Because Fedora can provide so many different kinds of services (serving Web pages, printers, files, and other resources), it's not always easy to find all the components you need to use those services. Let's say you install all server software packages with Fedora. How do you know which servers will start up automatically and which will need special configuration to work? Where do you start to look for configuration files, startup scripts, and daemon processes? How do you know if your firewall configuration is blocking access to the services?
This appendix provides a quick reference to the network services that come with Fedora. It offers an overview of the services described in detail in other chapters. You can use this appendix to help you remember how to get services working or as a guide to help you debug a service that needs fixing.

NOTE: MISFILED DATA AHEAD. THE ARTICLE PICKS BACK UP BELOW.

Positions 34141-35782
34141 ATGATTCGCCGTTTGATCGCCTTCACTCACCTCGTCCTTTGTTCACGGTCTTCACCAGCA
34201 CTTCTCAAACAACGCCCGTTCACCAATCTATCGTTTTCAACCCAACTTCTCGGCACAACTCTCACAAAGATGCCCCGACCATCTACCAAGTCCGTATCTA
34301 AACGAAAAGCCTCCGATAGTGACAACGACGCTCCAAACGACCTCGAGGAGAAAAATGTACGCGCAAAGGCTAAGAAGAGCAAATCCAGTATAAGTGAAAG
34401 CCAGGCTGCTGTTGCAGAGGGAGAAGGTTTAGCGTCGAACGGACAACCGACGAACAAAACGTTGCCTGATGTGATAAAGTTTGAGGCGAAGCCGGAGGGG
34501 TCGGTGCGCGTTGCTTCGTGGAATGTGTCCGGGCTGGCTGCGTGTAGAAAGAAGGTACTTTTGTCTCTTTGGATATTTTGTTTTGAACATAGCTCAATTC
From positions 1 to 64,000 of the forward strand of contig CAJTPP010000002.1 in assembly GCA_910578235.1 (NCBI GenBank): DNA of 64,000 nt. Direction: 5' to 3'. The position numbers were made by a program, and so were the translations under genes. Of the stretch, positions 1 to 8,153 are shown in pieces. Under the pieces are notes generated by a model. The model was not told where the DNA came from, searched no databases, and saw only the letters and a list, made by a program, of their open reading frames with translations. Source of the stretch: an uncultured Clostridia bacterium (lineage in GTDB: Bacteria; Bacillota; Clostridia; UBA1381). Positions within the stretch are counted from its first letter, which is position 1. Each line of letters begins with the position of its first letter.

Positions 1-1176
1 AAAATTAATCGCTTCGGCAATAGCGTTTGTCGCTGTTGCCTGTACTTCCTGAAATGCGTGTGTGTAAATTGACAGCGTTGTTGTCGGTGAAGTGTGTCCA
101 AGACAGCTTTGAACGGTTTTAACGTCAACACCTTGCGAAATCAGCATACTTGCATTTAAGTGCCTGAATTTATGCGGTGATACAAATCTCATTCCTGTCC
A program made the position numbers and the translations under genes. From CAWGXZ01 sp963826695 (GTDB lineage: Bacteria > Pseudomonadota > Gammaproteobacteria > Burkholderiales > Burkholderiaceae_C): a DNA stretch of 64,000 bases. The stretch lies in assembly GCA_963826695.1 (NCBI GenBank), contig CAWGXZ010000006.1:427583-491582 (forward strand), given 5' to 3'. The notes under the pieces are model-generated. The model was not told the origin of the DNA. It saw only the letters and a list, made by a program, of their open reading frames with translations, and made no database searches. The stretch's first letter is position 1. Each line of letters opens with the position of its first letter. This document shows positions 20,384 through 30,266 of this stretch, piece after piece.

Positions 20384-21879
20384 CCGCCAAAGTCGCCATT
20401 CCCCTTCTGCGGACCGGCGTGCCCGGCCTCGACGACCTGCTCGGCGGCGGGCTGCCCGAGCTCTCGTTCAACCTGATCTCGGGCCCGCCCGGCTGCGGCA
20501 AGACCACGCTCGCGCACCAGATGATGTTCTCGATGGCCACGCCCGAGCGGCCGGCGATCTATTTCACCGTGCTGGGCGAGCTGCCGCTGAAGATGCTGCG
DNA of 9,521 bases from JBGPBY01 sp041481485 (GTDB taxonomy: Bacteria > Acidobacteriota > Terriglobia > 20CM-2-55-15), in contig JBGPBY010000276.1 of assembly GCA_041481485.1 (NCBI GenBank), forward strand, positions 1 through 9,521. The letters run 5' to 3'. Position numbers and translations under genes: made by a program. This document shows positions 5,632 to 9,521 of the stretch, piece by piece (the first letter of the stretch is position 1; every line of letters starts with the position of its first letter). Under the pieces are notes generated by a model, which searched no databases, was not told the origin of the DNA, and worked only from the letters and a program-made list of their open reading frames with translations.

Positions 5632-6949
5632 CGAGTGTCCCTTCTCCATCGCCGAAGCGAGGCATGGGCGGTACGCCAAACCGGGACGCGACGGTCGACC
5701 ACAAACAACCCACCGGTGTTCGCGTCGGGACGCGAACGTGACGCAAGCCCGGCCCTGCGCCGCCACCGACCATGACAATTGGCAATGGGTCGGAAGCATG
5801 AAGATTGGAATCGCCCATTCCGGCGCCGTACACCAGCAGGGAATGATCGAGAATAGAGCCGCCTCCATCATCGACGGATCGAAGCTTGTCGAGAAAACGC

Any services your computer offers to users who can reach it over a network pose a potential security threat. Refer to Chapter 13 for information on security, as well as the sections in the book that describe configuration of each feature in detail.
As computer security issues increase with the rising onslaught of computer crackers and viruses, operating systems (such as Fedora), are moving toward more security rather than more ease-of-use for network services. Simply installing server software is no longer enough to get the service up and running.
If a service isn't ...